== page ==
If you’re reading this, you can safely count yourself among the comfortably fortunate. Access to the internet, heat, warm clothing and a family with whom to gather this holiday season are things we might all easily take for granted. But not everyone is so lucky.
Although need has no season, the season of sharing and giving seems to highlight the contrast between those who have and those who have not. It’s this season that reinvigorates my commitment to charitable causes. When I found out about the Mittens for Akkol drive by The Motherless Child Foundation, I knew that I’d found a cause that would truly make a difference. This group of volunteers is spearheaded by parents who adopted children from the orphanage in Akkol, Kazakhstan, but couldn’t bear to leave the other children behind. From The Motherless Child Foundation‘s website:
The Motherless Child Foundation, a 501(c)(3) non-profit public charity, was
founded by two parents who fell in love with all of the children in an
orphanage when they went to adopt only two. Three adoptions and four
children later, we are still reaching out to those children we had to
leave behind. Another adoptive parent explained it best, “I went home
and cried for the children I left behind. [They] went home and started a
It all started with a Ravelry post in the Charity Knitting board requesting socks. Since I’d knit a bunch of kids’ socks earlier this year, I figured a few more wouldn’t be a problem. But as I read on about the charity, and especially about the recipients of these socks, it struck me just how much a simple thing like warm socks can make a huge difference in the life of someone halfway around the world. So I started knitting.
Because Kazakhstan is such a cold place (down to -40 degrees in the winter!), thick wool socks are the footwear of choice. I’ve found that Wool of the Andes is perfect for these socks – a standard child size pair (fits about 8-9 years old) takes exactly one ball of one color, and about a third of a ball of a second color. Since I have lots of leftovers and scraps and odd balls in my own stash, these are great stashbusters, too. But working at Knit Picks means that I also have access to the leftovers here in the office. We get lots of leftover yarn with our projects, and rather than throw these scraps away, I do my best to make good use of them.
Waste not, want not!
As I was working on pair after pair of socks, I kept getting drawn back to their site, to read about the projects the foundation does and see the photos of the happy kids recieving their gifts. And it’s not just socks and mittens – there’s so much more they do for these kids. Right now, especially, they’re taking donations to make sure every child in the orphanages gets something for C’Novim Godom, their winter holiday. The gifts that they will be able to purchase will be so special to these children.
“Children in orphanages are no different
from any other children. They feel that excitement that you know only as
a child, the hope that Santa (or Grandfather Frost) will bring a toy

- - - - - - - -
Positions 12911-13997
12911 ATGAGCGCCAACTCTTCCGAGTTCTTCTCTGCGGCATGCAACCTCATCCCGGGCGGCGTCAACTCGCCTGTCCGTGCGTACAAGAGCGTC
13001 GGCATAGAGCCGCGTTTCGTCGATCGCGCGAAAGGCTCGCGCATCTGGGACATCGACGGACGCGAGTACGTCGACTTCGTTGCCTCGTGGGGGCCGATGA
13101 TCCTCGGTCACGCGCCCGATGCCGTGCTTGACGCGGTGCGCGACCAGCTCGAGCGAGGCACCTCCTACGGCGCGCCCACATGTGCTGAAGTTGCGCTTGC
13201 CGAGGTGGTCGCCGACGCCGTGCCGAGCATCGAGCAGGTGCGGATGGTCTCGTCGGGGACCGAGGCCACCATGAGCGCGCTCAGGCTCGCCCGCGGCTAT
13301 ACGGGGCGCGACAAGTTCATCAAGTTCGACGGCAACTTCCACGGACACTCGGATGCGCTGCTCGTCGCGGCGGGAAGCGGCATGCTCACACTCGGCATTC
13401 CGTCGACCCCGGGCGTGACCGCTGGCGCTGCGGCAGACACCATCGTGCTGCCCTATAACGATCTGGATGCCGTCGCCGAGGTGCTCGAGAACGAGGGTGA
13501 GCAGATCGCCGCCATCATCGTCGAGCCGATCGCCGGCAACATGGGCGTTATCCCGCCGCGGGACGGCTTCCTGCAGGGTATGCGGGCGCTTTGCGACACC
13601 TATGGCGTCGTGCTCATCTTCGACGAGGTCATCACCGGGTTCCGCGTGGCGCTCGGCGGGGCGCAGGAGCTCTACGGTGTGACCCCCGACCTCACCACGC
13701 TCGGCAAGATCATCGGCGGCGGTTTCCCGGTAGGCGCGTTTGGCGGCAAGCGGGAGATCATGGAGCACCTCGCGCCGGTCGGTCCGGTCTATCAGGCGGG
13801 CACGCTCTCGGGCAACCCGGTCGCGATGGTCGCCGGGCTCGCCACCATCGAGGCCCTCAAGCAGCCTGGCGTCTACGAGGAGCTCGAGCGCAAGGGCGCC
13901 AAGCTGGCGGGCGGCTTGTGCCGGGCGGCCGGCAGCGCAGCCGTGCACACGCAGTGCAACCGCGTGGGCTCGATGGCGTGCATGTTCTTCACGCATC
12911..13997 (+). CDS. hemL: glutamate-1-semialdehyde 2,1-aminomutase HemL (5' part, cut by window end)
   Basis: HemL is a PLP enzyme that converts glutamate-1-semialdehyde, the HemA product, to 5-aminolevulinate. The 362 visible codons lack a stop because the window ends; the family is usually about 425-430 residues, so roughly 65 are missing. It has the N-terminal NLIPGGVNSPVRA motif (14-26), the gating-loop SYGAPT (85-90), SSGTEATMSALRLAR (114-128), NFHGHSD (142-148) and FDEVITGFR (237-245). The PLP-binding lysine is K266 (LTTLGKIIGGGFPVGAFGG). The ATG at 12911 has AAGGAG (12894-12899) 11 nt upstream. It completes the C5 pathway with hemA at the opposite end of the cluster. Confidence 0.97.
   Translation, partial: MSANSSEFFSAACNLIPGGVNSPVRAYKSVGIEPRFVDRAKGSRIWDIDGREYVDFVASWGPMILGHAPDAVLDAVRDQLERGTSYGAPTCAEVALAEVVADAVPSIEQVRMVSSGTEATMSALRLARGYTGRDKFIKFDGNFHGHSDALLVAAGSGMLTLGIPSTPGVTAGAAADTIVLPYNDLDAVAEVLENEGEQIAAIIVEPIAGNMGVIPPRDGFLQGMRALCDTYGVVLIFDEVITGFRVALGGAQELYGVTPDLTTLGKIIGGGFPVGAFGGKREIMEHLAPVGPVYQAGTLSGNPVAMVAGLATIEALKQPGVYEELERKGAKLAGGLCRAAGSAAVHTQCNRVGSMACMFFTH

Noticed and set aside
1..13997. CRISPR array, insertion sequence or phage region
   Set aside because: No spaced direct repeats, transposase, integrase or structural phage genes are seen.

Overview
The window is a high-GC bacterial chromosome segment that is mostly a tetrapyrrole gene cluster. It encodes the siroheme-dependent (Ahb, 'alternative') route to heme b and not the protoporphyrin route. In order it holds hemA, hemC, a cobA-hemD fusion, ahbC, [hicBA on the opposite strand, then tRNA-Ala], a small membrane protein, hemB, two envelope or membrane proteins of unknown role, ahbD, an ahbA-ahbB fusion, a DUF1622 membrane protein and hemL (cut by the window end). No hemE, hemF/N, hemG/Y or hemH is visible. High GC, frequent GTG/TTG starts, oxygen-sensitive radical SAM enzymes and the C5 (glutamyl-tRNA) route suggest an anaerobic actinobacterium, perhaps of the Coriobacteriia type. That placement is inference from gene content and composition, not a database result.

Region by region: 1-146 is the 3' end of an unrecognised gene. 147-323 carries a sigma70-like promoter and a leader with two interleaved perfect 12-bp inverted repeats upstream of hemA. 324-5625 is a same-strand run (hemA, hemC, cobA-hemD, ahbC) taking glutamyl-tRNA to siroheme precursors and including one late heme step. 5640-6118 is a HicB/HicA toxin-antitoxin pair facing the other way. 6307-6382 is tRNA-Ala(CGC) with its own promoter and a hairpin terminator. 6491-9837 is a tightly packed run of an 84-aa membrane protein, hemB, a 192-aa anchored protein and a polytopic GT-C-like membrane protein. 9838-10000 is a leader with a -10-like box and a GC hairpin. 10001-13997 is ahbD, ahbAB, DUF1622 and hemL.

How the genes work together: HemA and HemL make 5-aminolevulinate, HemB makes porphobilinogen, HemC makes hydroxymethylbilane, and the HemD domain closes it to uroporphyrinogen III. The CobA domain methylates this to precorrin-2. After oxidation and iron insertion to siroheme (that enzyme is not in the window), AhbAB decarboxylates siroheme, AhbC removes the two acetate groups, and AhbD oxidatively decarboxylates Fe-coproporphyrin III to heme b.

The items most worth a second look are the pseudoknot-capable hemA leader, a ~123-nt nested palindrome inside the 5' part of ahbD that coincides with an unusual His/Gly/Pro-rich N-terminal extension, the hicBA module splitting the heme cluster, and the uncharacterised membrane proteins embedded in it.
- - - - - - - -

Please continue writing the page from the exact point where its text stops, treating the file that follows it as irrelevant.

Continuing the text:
car, a baby doll, a bike. Yet every year, they receive only a small box
of candy. And as the years go by, they lose the hope that Grandfather
Frost will remember them. They wonder what they have done to cause
Grandfather Frost to turn away.
Every child deserves to feel that thrill of receiving a gift during the holidays and to know that someone cares.”
At this point, I’m knitting feverishly. I want to knit for every one of them. My socktopus was full to bursting.
But it never feels like enough. I found several wool hats in my donation box, washed them, and prepared to send my package as the deadline approached.
Each sock was labeled with its size, so that it would go to just the right child.
And I just made it! The package was recieved on my birthday – a wonderful present. Even though this particular round of knitting is over, the need never goes away at the orphanages. Winters are long and hard, new children enter the orphanages and the other orphans keep growing. There is always a need. And luckily for the orphans in Akkol, there is The Motherless Child Foundation to make sure that their needs are met. But, as with so many other causes, they can’t do it alone. They and the children they serve rely on the generosity and kindness of knitters (or anyone that can spare a few dollars to help with their programs!).
Over the coming weeks and months, I’ll be posting free patterns for the projects I like to make for charity – the first will be my generic, family sized, toe-up worsted weight socks, like those pictured here. There will be mittens, hats, basic sweaters and baby clothes. If you feel moved to knit for this or any other charity and are looking for a good pattern to use, leave a comment and I will direct you to existing patterns, or add it to my queue and write one for you!
If every one of our readers knit just one hat, one pair of socks or mittens, one baby cap or vest, we could warm a small country. Everything you do makes a difference!